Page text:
Boris Johnson refused to comment on the case, which will begin this month – but surprised the Commons by agreeing the extradition treaty between the two countries is “unbalanced”.
On Mr Assange, who faces up to 175 years in a US jail if convicted, Mr Corbyn backed MPs on the Council of Europe who have warned the extradition “sets a dangerous precedent for journalists”.
The one-sided arrangements would be “laid bare” when the courts decide whether he should be sent to the US on “charges of espionage for exposure of war crimes, the murder of civilians and large-scale corruption”, he said.
“Will the prime minister agree with the parliamentary report that’s going to the Council of Europe that this extradition should be opposed and the rights of journalists and whistleblowers upheld for the good of all of us,” Mr Corbyn demanded.
In response, the prime minister said: “I’m not going to mention any individual cases but it’s obvious that the rights of journalists and whistleblowers should be upheld and this government will continue to do that.”
Mr Assange, who is being held in London’s Belmarsh prison, has been indicted on 18 charges – 17 under the Espionage Act – for conspiracy to receive, obtain and disclose classified diplomatic and military documents.
Among Wikileaks’ revelations was video footage from a 2007 US Apache helicopter attack in Baghdad that killed at least nine men, including a Reuters news photographer and his driver.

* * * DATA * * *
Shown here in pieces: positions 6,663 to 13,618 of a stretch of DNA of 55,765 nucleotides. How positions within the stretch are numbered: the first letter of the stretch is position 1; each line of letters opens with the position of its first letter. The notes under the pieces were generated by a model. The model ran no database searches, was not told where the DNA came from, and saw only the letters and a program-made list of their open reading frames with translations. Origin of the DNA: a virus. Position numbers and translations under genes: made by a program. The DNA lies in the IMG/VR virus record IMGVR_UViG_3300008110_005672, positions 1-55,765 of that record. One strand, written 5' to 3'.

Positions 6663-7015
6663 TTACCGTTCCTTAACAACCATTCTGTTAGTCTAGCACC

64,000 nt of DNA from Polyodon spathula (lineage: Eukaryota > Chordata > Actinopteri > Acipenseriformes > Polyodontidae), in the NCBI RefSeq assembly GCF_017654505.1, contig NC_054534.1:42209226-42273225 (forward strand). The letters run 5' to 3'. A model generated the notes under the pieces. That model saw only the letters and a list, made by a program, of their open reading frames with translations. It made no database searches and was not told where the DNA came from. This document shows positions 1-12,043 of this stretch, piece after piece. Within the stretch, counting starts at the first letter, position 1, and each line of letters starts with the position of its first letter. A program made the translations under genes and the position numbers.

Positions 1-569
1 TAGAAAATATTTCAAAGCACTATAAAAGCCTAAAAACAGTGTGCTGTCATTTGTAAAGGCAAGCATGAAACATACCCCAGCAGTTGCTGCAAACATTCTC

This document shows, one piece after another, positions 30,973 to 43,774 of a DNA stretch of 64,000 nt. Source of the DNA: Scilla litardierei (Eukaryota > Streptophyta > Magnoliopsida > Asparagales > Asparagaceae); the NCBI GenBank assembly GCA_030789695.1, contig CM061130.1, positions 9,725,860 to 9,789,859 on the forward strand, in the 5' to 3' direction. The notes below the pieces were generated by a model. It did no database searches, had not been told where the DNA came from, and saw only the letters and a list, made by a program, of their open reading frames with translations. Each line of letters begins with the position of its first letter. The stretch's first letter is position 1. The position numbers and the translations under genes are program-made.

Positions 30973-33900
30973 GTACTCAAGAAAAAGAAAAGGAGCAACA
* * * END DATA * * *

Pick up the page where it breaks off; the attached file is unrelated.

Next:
The MPs’ report backs the recommendation of the UN special rapporteur on torture who called last year for the extradition to the US to be blocked.
On the claim that Ms Sacoolas “is in fact a CIA operative”, Mr Corbyn claimed: “Now we know the foreign secretary [Dominic Raab] misled the Dunn family, who are being denied justice by the US government, will the prime minister commit to his removal from office tomorrow in his reshuffle?”
Mr Johnson replied: “The Foreign Office has been told Anne Sacoolas was notified to the UK government as a spouse with no official role.
“We will continue without fear or favour to seek justice for Harry Dunn and his family and continue to seek the extradition of Anne Sacoolas from the United States.”
Mr Corbyn protested: “This lopsided treaty means the US can request extradition in circumstances that Britain cannot.”
The prime minister acknowledged: “To be frank, I think [Mr Corbyn] has a point in his characterisation of our extradition arrangements with the United States and I do think there are elements of that relationship that are imbalanced. I certainly think it is worth looking at.”
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